The Washington Post

How Medicaid forces the disabled to be poor (but some bipartisan help is on the way).

Medicaid-financed services are essential in helping millions of people living with disabilities quite literally survive. However, there is a major flaw in the oft-debated Medicaid system that is starting to be addressed by members of both parties in Congress– namely, that people with disabilities have to live, “officially at least, as a pauper.” In order to receive life-long care, Medicare recipients cannot have money saved away (as in a college fund for children) and must continue working to receive continued funding.

The Achieving a Better Life Experience (ABLE) Act of 2013 would allow people with disabilities to establish savings accounts to be used for a variety of purposes, including education, housing, assistive technology and other basic needs. ABLE, sponsored by more than 400 members of Congress, is on the legislative agenda again this year and is expected to be voted on in the coming weeks. Read more.

New America Media

Disability Advocate Speaks Out on New California Care Program

Disability advocate Pamela Hoye expressed hope and concerns about a new demonstration project under the Affordable Care Act for low-income seniors and those with disabilities at a recent New American Media ethnic briefing.

Hoye, who has cerebral palsy, said the “continuity of care provisions” under the program (called Cal MediConnect in Calif.) could ease concern but will not replace important trust that’s built between existing doctor-patient relationships. Hoye also raised questions about whether individuals’ needs and preferences would be honored when choosing primary care doctors or “imposed on us by bureaucratic red tape and protocols.”

Read more about Cal MediConnect and Hoye’s analysis here.

The Wall Street Journal

Investigators Make More Disability Fraud Arrests

The second arrest in as many months in an ongoing investigation into alleged Social Security Disability Insurance fraud netted 28 more people yesterday. The Manhattan District Attorney charged the accused– mainly retired New York City police officers and firefighters– with grand larceny and attempted grand larceny.

In early January, more than 100 people were arrested on similar charges, again mostly New York City law enforcement. Authorities said the scheme could date back 26 years and involve up to 1,000 fraudulent schemes. Read more.

The New York Times

The Opinion Pages: Fake Disability Claims

In a letter to the editor, Les Greene, president-elect of the American Group Psychotherapy Association, wrote a recent article about fraud charges against first responders was “hardly” shocking. The Jan. 7 article “Charges for 106 in Huge Fraud Over Disability,” detailed retired New York City police officers and firefighters accused of faking symptoms of post traumatic stress disorder and other psychological injuries. According to Greene, “The tragedy is that compensation doled out by government agencies can be readily taken advantage of…by those who need to identify themselves as victims, and thus entitled to reparations by others.” Read more.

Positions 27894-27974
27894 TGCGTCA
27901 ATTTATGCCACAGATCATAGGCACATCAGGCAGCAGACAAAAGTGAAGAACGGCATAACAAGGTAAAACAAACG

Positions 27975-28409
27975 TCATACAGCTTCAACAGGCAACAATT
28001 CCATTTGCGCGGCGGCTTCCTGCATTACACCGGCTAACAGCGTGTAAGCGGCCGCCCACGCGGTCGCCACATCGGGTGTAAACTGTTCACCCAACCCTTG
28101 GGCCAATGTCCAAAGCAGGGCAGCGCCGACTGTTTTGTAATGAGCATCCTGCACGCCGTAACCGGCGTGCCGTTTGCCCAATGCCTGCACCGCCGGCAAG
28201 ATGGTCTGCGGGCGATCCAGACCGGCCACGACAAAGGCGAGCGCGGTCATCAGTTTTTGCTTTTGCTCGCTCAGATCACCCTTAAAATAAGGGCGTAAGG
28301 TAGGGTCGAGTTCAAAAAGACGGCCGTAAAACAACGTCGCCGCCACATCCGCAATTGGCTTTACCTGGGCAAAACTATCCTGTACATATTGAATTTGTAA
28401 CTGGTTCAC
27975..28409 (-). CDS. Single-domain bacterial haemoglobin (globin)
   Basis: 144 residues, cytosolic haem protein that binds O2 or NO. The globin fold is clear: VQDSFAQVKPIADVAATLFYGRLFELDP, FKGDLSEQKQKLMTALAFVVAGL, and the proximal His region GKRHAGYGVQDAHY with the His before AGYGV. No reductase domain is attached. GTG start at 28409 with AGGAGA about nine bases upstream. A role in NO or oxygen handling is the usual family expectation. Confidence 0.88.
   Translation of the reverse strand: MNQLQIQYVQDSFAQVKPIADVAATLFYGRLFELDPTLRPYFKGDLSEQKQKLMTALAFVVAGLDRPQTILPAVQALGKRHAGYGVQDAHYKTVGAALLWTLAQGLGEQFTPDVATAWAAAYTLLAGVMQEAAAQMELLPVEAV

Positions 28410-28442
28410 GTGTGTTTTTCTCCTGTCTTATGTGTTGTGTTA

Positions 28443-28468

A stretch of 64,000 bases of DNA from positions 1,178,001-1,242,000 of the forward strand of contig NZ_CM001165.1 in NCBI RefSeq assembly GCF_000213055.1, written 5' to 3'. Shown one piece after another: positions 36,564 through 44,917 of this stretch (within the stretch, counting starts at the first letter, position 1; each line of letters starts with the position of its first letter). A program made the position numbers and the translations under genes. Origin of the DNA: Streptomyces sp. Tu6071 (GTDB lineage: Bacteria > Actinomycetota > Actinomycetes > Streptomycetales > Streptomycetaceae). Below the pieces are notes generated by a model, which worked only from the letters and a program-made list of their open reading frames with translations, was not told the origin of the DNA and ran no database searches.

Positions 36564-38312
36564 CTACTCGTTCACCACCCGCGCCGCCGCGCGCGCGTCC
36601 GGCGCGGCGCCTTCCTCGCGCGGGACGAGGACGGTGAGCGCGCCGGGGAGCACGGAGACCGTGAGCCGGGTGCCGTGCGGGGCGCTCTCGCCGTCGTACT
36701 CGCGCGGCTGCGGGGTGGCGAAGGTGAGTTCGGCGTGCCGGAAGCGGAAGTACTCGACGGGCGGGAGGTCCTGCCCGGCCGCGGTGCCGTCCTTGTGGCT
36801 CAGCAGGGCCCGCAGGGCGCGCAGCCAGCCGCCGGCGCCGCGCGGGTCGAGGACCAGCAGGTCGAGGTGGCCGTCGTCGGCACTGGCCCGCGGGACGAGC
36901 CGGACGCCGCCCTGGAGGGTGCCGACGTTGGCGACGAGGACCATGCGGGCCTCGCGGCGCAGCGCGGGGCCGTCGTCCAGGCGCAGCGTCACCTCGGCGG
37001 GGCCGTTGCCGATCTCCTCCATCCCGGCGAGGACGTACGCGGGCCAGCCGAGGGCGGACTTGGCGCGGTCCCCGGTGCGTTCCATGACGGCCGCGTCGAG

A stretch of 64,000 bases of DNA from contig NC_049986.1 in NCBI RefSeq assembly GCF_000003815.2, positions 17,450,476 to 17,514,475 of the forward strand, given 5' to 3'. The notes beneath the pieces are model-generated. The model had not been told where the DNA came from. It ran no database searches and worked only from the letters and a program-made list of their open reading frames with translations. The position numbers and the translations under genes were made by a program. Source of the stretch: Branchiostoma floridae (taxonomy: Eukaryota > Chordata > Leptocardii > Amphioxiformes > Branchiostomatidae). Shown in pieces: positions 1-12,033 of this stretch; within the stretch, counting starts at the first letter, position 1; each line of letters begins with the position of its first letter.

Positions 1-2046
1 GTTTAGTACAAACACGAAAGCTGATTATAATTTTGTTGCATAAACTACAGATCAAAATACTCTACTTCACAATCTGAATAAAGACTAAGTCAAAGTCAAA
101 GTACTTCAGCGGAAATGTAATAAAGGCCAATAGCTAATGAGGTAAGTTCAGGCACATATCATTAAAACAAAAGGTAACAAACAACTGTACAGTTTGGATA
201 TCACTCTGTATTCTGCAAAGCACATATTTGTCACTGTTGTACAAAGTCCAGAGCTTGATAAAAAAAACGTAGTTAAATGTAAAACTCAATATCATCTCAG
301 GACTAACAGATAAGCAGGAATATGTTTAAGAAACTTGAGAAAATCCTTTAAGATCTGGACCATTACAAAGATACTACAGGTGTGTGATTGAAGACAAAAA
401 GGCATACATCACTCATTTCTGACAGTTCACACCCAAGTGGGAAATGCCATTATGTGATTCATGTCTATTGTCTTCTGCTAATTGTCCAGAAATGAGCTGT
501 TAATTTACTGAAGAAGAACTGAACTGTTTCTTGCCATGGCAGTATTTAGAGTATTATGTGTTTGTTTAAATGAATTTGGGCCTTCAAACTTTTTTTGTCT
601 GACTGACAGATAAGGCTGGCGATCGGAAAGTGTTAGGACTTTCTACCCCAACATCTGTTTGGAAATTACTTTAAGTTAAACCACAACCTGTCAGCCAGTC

LA Times

“60 Minutes” shameful attack on the disabled

In a follow- up to a 60 Minutes report on disability benefits recipients who are allegedly “gaming the system,” LA Times columnist Michael Hiltzik takes the major broadcast organization to task for what he calls “ghastly” reporting. Hiltzik writes:

“Is it possible for a major news organization to produce a story about the Social Security disability program without interviewing a single disabled person or disability advocate?”

Hiltzik claims the 60 Minutes piece relies too heavily on U.S. Senator Tom Coburn’s word, especially since Coburn has been documented as “hostile” to the Social Security system. Hiltzik also claims the numbers are exaggerated and not given the right context. Read more. 

60 Minutes

What happens when the U.S. disability fund runs dry?

U.S. Senator Tom Coburn of Oklahoma is heading up a Senate investigation of the nation’s disability benefits system and says the fund is due to dry up in the next two to three years. In a 60 Minutes report, the fund serves about 12 million people, up 20 percent in the last six years. Coburn claimed that a third of people on the disability rolls are “gaming the system.” Read more.